Georgian spies in South Ossetia
A bill on ‘the criminal liability for cooperating with Georgian special services, security agencies or intelligence agency’ has been submitted to the South Ossetian Parliament.
The bill envisages punishment for those who intentionally or unconsciously provided Georgian special services with data does not contain a state secret, but which posing a risk to South Ossetian security. A person found guilty will be subjected to a 50,000 RUB [about $800] fine or will be deprived of his liberty for a period of up to 2 years.
The bill has been introduced by the Government of South Ossetia.
Zita Besaeva, the Head of Legal Affairs and the Compliance Department of the Parliament of South Ossetia, thinks that:
‘From a legal point of view, it contradicts the international standards, under which any person has the right to receive and impart information unless it is related to a state secret and is protected under its laws.
“The bill provides for criminal liability for the dissemination of information not related to a state secret. It turns out that even in the absence of elements of a crime, a person may still face criminal charges. This is a direct violation of human and civil rights and freedoms.
“In accordance with the Law “On State Secrets”, each organization should approve a list of the data defined as state secret and classify it by assigning it a secrecy label. This initiative will result in the criminal prosecution of any citizen of South Ossetia who has no access to classified information.
“In my opinion, this provision has no right to exist.’
A public servant in Tskhinvali, who refused to introduce himself, termed the bill as ‘harmful’:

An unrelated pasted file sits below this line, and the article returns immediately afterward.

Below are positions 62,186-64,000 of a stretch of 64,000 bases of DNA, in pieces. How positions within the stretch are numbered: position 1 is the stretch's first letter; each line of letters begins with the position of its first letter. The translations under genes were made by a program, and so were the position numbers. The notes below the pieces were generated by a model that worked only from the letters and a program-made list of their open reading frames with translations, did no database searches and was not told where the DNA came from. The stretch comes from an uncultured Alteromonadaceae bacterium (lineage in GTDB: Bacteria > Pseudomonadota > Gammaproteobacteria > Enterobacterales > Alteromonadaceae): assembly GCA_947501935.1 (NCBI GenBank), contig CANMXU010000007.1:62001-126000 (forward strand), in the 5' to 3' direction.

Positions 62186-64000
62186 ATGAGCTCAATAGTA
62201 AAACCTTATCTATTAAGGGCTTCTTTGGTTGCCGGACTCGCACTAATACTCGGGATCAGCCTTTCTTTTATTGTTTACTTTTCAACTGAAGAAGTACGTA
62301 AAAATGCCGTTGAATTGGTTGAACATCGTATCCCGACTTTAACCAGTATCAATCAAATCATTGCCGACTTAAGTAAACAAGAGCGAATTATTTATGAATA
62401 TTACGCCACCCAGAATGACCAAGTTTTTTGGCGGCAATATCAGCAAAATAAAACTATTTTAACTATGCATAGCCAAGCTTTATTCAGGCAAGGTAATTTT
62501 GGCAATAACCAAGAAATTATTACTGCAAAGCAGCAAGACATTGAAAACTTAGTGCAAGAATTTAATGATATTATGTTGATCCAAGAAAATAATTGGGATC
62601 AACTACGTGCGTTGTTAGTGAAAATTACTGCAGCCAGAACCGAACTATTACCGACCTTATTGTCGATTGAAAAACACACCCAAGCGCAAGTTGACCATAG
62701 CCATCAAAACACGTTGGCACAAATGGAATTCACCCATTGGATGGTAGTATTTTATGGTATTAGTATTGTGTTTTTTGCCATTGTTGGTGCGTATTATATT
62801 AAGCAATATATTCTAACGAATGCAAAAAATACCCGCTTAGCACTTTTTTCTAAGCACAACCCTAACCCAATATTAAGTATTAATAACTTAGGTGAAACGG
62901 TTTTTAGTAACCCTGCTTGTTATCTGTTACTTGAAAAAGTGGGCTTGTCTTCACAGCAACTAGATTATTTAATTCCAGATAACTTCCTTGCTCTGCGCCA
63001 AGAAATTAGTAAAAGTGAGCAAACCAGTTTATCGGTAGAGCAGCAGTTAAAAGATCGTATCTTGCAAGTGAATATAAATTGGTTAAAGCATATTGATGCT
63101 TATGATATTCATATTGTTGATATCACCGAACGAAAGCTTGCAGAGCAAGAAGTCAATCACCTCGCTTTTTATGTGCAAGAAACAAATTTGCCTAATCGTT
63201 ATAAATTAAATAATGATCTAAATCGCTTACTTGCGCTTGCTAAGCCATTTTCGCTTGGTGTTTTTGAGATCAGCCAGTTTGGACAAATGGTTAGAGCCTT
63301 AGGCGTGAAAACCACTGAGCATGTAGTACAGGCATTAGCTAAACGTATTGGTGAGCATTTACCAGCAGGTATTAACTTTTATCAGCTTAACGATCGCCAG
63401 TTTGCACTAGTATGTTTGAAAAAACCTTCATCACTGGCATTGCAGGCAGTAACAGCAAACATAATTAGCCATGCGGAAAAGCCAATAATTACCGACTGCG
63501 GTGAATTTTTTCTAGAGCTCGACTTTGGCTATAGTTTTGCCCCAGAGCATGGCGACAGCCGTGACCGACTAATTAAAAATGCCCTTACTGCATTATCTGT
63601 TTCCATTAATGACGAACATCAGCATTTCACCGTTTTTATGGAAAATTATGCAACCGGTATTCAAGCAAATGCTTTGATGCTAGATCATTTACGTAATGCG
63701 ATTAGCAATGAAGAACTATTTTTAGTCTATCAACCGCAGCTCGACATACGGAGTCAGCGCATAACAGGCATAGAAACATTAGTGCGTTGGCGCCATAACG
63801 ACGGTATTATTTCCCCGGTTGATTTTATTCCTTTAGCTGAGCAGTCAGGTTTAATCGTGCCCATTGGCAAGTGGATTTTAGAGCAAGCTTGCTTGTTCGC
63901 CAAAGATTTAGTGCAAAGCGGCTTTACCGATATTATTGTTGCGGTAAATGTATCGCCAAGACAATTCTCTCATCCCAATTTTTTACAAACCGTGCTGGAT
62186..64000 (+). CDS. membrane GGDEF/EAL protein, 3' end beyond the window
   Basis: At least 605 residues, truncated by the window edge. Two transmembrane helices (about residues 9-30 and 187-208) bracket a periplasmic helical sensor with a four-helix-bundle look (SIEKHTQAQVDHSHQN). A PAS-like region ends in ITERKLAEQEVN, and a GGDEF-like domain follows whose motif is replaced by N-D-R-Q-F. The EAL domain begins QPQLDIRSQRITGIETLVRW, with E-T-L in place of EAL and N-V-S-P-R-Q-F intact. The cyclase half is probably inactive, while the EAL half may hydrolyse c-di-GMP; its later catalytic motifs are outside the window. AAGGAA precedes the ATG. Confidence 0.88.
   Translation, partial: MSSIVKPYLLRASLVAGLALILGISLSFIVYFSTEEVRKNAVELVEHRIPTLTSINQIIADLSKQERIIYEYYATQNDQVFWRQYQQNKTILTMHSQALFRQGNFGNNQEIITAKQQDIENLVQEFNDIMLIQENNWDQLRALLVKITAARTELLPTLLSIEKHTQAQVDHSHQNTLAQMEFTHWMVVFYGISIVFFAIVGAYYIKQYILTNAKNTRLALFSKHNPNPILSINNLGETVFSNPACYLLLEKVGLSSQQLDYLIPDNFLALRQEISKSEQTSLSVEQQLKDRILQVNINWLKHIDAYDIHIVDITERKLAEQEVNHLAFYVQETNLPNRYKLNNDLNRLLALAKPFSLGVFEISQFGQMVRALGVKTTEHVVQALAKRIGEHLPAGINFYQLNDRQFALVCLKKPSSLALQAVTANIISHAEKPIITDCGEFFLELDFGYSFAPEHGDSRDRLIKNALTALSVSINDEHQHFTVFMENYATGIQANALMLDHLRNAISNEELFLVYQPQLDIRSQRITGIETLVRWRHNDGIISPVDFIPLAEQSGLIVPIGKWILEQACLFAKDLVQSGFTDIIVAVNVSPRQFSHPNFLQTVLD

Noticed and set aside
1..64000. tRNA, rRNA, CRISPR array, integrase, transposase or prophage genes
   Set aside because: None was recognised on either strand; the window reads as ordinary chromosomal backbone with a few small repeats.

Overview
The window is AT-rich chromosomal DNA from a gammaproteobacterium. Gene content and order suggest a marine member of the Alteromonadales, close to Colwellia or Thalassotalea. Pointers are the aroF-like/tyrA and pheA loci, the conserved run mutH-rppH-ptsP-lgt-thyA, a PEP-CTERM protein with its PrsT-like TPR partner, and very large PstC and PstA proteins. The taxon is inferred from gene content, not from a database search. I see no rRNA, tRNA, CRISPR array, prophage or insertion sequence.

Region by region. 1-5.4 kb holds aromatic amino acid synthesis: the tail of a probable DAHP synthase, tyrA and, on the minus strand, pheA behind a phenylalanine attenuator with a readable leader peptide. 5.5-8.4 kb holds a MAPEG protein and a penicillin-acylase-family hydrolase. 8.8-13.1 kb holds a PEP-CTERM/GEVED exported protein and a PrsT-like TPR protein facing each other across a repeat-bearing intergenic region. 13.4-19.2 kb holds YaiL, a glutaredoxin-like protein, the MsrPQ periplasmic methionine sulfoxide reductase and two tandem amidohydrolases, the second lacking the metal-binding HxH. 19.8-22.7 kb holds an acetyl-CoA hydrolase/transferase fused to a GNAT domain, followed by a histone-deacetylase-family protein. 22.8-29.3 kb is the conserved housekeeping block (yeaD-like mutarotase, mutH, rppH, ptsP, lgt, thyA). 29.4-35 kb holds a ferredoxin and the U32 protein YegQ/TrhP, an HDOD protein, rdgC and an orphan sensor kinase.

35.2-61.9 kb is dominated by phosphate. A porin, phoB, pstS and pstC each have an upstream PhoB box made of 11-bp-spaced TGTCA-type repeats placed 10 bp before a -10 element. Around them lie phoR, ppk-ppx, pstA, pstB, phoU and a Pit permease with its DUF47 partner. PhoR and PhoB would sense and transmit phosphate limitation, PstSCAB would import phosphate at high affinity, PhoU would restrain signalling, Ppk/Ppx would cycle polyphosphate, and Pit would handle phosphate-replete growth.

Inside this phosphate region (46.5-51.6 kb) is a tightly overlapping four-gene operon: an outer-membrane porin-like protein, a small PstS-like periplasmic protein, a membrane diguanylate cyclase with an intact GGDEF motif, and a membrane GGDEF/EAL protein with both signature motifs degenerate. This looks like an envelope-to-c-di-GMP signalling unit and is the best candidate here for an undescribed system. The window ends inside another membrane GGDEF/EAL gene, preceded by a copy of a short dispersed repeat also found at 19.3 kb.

‘The bill is not straight forward. In my opinion, to pass such a vague law means creating a loophole for unscrupulous officials, who then can use it against undesirable individuals. For example, I am surprised that there is a ban on video recording the Roki tunnel, though thousands of vehicles with dashboard cameras pass through it daily.
And also, why is only Georgia indicated in the law when the matter at stake is the security of the republic? Does it mean that such information can be shared with Americans?’
Alan Dzhusoev, a political analyst, gave the following assessment to the government’s initiative on the air of ‘Ekho Kavkaza’ (Echo of the Caucasus) radio station:
‘This bill does not make it clear what, where and with whom one may or may not discuss, irrespective of the subject-be it the weather or cookery. Many people here have relatives in Georgia and they certainly communicate with them on the phone; many travel to Georgia for medical treatment.
It turns out that this law will apply to at least 2/3 of the adult population. It means that 3,000 people will pay 50,000 RUB as a fine for each phone conversation or travel for treatment.
That means the entire population of Leningor district, as well as that of the Znaur district and a portion of the Dzaus district – I mean the areas on the border, should be put in prison.’
Speaking anonymously on the air of “Ekho Kavkaza, the same program, another South Ossetian expert noted:
‘If this law is passed…it would be necessary to release a Georgian spies’ catalogue that will be available to all residents of the republic.’
Social media users were also unequivocal in their assessments:
‘This will allow charges to be made under this article against anyone – those who travel to Georgia for treatment, those who are going to visit their relatives or participate in some international events and, most importantly, the participants in Geneva Discussions and IPRM (Incident Prevention and Response Mechanism) meetings, all journalists, who are covering these problems and all web-based media. Any undesirable person could be brought up on charges under this article in order to keep his/her mouth shut.’
The opinions expressed in the article convey the author’s terminology and views and do not necessarily reflect the position of the editorial staff